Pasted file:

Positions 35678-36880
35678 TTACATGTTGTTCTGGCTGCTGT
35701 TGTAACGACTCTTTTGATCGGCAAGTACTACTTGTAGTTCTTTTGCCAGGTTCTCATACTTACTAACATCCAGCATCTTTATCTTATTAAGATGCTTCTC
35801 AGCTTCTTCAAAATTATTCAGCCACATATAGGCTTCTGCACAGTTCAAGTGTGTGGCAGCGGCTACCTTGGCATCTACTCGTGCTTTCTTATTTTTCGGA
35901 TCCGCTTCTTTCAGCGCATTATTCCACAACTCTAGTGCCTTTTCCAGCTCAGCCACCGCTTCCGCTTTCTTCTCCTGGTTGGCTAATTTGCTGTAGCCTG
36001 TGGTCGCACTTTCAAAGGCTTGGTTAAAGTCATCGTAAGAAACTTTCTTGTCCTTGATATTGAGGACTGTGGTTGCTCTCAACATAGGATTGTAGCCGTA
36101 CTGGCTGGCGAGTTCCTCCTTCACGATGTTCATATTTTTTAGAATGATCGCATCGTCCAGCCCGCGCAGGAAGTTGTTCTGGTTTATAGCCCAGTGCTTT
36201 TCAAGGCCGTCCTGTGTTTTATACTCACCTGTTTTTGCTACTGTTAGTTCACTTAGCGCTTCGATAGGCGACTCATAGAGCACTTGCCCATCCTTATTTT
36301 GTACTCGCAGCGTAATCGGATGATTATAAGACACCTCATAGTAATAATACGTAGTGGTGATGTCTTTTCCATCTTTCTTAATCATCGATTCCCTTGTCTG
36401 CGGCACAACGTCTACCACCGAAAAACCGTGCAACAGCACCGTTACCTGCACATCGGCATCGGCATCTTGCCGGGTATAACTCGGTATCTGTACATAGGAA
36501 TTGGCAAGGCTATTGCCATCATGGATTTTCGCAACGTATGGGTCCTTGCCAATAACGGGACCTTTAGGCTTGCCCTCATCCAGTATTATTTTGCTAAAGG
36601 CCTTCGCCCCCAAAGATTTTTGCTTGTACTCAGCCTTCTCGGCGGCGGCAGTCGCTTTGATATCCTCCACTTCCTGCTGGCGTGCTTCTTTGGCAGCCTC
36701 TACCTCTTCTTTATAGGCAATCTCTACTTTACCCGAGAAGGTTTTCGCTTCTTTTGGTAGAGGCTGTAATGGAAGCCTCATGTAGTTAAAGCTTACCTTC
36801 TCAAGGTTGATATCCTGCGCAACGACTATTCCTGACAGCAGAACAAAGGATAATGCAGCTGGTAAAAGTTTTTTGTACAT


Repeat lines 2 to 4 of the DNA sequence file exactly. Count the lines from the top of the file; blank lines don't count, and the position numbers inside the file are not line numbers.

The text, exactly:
35678 TTACATGTTGTTCTGGCTGCTGT
35701 TGTAACGACTCTTTTGATCGGCAAGTACTACTTGTAGTTCTTTTGCCAGGTTCTCATACTTACTAACATCCAGCATCTTTATCTTATTAAGATGCTTCTC
35801 AGCTTCTTCAAAATTATTCAGCCACATATAGGCTTCTGCACAGTTCAAGTGTGTGGCAGCGGCTACCTTGGCATCTACTCGTGCTTTCTTATTTTTCGGA